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Background

The Kingdom of Thailand was established in the mid-14th century. Known as Siam until as recently as 1939, Thailand is the only Southeast Asian country never to have been taken over by a European power.The country remains firmly independent of external influences. A bloodless revolution in 1932 led to the formation of the current constitutional monarchy.

In September 2006, a Military Coup ousted then Prime Minister Thaksin Shinawatra. The interim military government then held elections in December 2007 that saw the former pro-Thaksin People's Power Party (PPP) emerge at the head of a coalition government. The anti-Thaksin People's Alliance for Democracy (PAD) in May 2008 began street demonstrations against the new government, eventually occupying the prime minister's office in August. Clashes in October 2008 between PAD protesters blocking parliament and police resulted in the death of at least two people. The PAD occupied Bangkok's international airports briefly, ending their protests in early December 2008 following a court ruling that dissolved the ruling PPP and two other coalition parties for election violations. The Democrat Party then formed a new coalition government and Abhisit Wetchachiwa became prime minister.

Thailand has a well-developed infrastructure, a free enterprise economy, and some generally pro-investment policies, Not surprisingly Thailand's economy was one of East Asia's best performers from 2002-04, averaging more than 6% annual real GDP growth. However, overall economic growth has fallen sharply in recent times - averaging 4.9% from 2005 to 2007 as persistent International reports of a political crisis eroded investor and consumer confidence, and damaged the country's image unfairly. The growth rate fell to 2.6% in 2008. Exports remained the key economic driver as foreign investment and consumer demand stalled. Export growth from January 2005 to November 2008 averaged 17.5% annually. what has been called the 2008 global financial crisis further darkened Thailand's economic horizon, we at Ebeling Heffernan identified this as the perfect opportunity for investment using the age old theory of buying low, selling high.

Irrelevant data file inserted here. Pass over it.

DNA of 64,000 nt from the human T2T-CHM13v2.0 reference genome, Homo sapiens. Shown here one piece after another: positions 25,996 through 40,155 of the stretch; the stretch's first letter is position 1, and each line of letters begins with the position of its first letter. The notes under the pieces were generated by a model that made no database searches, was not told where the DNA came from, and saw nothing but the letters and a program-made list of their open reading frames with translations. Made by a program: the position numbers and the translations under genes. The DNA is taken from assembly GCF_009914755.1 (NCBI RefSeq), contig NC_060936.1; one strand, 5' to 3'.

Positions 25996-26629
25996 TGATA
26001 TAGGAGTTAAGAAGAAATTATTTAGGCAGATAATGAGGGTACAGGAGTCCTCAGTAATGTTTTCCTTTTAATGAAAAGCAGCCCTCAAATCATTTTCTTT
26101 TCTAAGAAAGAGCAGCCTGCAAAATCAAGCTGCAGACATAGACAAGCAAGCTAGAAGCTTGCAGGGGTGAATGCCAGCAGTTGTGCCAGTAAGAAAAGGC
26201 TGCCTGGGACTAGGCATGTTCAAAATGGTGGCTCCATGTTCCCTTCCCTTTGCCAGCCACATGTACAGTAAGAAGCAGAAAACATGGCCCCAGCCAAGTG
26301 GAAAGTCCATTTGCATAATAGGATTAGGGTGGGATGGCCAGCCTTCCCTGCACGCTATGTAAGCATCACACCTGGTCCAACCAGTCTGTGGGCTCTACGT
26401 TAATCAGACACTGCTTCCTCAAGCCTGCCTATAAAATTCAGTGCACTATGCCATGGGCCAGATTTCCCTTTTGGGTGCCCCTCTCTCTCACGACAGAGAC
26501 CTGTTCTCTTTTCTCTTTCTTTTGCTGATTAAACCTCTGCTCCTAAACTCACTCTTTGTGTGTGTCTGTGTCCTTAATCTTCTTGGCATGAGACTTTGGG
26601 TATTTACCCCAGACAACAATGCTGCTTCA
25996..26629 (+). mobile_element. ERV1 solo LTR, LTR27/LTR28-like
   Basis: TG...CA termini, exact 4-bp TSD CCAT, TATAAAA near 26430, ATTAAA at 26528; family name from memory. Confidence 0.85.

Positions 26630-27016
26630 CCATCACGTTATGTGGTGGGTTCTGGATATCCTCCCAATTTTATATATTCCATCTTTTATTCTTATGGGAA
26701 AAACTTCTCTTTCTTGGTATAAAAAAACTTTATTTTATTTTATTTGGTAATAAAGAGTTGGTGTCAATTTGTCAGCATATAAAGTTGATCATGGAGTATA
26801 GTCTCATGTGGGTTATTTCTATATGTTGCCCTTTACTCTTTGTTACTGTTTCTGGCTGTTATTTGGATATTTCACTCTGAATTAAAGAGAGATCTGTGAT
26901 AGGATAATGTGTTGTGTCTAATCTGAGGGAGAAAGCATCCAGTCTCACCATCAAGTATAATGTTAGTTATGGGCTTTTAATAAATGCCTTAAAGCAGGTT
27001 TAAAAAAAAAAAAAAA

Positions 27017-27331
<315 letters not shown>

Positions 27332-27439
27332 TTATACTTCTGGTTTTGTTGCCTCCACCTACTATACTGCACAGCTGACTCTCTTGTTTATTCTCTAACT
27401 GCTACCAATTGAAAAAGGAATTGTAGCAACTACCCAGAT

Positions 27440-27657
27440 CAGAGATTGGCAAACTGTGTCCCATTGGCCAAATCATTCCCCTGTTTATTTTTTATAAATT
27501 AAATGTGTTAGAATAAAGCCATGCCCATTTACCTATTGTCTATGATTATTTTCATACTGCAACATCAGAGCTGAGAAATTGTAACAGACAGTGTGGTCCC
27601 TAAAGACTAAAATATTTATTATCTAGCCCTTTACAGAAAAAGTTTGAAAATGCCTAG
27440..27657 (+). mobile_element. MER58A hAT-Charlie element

Moving Forward
Thailand has a population of some 66m people making it one of the 20 largest populations in the world and is within 2 hours flying time of 4 billion people. Thailand is strategically and economically placed to become one of the worlds great economies as China, India and the rest of Asia develop.
This is not a far distant dream, much of the change is currently underway, Thailand produced 1m cars this year and will produce 1.2m cars in 2010, mostly sold in regional markets. Thailand's food and manufacturing industries are growing at double digit rates year on year.
AFTA is set to bring a whole new market in the coming year, the ASEAN Free Trade Area (AFTA) is a trade bloc agreement by the Association of Southeast Asian Nations supporting local manufacturing in all ASEAN countries.